• it has at least 80% identity, preferably at least 90% identity, and entirely preferably at least 95% identity with the polynucleotide of sequence SEQ ID NO:2;
    • it contains: a motif of sequence TAGTT, partially overlapping a “Wbox” of sequence TTGAC; a “DOF” box of sequence AAAG; and a “GATA Mybst1” box of sequence GATA.

The TAGTT motif, advantageously, is also found in the promoters of the SHATTERPROOF 1 and 2 and INDEHISCENT genes, which have a similar tissue expression specificity, thereby suggesting that this motif is involved in the targeting of the expression of the gene in the lignified cells of the valve margins of the silique.

A subject of the present invention is also a promoter specific for the lignified cells of the margins bordering the rupture zone of a dry dehiscent fruit, characterized in that it comprises a polynucleotide in accordance with the invention, as defined above.

The expression “promoter specific for the lignified cells of the margins bordering the rupture zone of a dry dehiscent fruit” is intended to mean a promoter capable of inducing, in these cells, a level of expression that is at least 10 times higher, preferably at least 20 times higher, than that which it induces in the cells of the other tissues of the plant.

According to one preferred embodiment of a promoter in accordance with the invention, it comprises, in addition to the boxes and motifs defined above, a “fruitbox” of sequence TGTCACA. Advantageously, a promoter in accordance with the invention comprises the polynucleotide of sequence SEQ ID NO:1.

According to another preferred embodiment of a promoter in accordance with the invention, it is a chimeric promoter, in which a polynucleotide in accordance with the invention is combined with a minimal promoter.

The construction of chimeric promoters that are functional in plants is well known in itself; a minimal promoter is combined with heterologous regulatory elements chosen according to the expression characteristics (specificity, inducibility, expression level) that it is desired to obtain. A minimal promoter comprises at least the sequences for initiation of transcription by RNA polymerase II. For example, a minimal promoter comprises, in general, in addition to a transcription initiation site, at least one TATA box located approximately 20 to 40 by upstream of the transcription initiation site, and/or at least one INR (INitiatoR) element located at the level of the transcription initiation site.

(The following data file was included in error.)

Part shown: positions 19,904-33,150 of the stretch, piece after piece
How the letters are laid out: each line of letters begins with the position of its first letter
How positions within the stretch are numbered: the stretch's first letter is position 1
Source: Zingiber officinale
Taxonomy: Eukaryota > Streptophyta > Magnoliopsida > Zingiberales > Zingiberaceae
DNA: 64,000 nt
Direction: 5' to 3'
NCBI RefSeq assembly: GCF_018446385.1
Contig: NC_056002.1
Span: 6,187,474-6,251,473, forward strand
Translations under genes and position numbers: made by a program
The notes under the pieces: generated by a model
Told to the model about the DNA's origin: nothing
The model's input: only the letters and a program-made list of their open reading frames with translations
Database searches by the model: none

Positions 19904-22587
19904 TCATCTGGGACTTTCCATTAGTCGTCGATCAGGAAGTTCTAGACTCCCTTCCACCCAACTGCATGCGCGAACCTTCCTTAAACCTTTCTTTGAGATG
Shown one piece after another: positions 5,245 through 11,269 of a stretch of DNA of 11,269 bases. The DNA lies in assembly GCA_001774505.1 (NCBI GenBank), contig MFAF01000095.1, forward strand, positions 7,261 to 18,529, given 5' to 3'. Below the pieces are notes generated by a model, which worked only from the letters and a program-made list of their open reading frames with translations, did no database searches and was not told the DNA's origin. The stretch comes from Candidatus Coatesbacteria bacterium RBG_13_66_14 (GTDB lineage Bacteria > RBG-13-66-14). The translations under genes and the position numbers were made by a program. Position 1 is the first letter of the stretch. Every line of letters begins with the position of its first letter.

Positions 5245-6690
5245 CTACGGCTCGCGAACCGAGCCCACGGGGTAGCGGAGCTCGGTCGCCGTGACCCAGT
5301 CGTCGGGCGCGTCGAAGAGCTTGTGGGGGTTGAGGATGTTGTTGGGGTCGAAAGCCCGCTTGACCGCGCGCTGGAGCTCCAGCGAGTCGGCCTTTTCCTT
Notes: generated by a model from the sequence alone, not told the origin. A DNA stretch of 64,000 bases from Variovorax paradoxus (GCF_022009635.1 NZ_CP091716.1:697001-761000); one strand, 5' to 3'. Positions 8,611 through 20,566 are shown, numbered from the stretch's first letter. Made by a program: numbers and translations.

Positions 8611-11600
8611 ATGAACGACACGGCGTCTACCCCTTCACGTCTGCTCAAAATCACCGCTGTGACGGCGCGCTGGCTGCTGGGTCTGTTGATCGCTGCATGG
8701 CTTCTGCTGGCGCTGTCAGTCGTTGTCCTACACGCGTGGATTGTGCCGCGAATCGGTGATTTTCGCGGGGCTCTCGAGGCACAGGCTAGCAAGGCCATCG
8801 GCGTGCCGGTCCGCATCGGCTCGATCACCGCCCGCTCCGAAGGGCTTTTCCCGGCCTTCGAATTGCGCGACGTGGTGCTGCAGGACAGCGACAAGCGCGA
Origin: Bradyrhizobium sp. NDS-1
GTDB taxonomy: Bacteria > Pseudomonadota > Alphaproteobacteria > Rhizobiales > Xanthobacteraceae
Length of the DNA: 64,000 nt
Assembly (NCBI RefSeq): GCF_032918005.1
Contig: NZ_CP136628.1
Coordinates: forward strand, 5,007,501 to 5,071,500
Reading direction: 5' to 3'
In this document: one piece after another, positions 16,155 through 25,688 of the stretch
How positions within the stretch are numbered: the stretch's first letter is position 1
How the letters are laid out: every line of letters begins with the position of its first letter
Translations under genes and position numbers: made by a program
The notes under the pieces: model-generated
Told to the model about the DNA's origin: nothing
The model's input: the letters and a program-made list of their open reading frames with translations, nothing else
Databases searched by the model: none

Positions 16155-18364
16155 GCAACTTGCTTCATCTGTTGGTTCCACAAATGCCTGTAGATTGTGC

The construction of chimeric promoters by combining a minimal promoter with various regulatory elements in cis is described, for example, in U.S. Pat. No. 6,555,673, or else in the publications by RUSHTON et al. (Plant. Cell., 14, 749-762, 2002), by BHULLAR et al. (Plant. Physiology., 132, 988-998, 2003) or by DEABEAUJON et al. (Plant Cell, 15, 2514-2531, 2003).

A subject of the present invention is also the use of a promoter in accordance with the invention for specifically expressing a polynucleotide of interest in the lignified cells of the margins bordering the rupture zone of a dry dehiscent fruit.

The invention also encompasses:

    • the recombinant expression cassettes comprising, in addition to a promoter in accordance with the invention, a heterologous sequence of interest placed under the transcriptional control of said promoter (or one or more restriction site(s) allowing the insertion of said sequence of interest);
    • the recombinant vectors resulting from the insertion of a promoter or of an expression cassette in accordance with the invention into a host vector.

Said sequence of interest may in particular be a gene involved in the dehiscence of dry fruit, in particular of siliques. It may also be a polynucleotide for modulating the expression of one or more gene(s) involved in this dehiscence; this modulation may be carried out, for example, by antisense suppression or cosuppression, by the production of interfering RNA (iRNA). It is also possible to place under the control of a promoter in accordance with the invention, a polynucleotide for which it is desired to evaluate the effect on dehiscence.

The expression cassettes and recombinant vectors in accordance with the invention may, of course, also comprise other sequences, normally used in constructs of this type. The choice of these other sequences will be made, conventionally, by those skilled in the art according in particular to criteria such as the host cells chosen, the transformation protocols envisaged, etc.